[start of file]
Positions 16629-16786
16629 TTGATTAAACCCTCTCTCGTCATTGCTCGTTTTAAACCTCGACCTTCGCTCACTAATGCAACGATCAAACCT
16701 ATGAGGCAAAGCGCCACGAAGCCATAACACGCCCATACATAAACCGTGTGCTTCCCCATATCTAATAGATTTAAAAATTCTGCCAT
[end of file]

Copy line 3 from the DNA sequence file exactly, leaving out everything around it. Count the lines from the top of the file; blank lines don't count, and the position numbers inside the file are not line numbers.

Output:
16701 ATGAGGCAAAGCGCCACGAAGCCATAACACGCCCATACATAAACCGTGTGCTTCCCCATATCTAATAGATTTAAAAATTCTGCCAT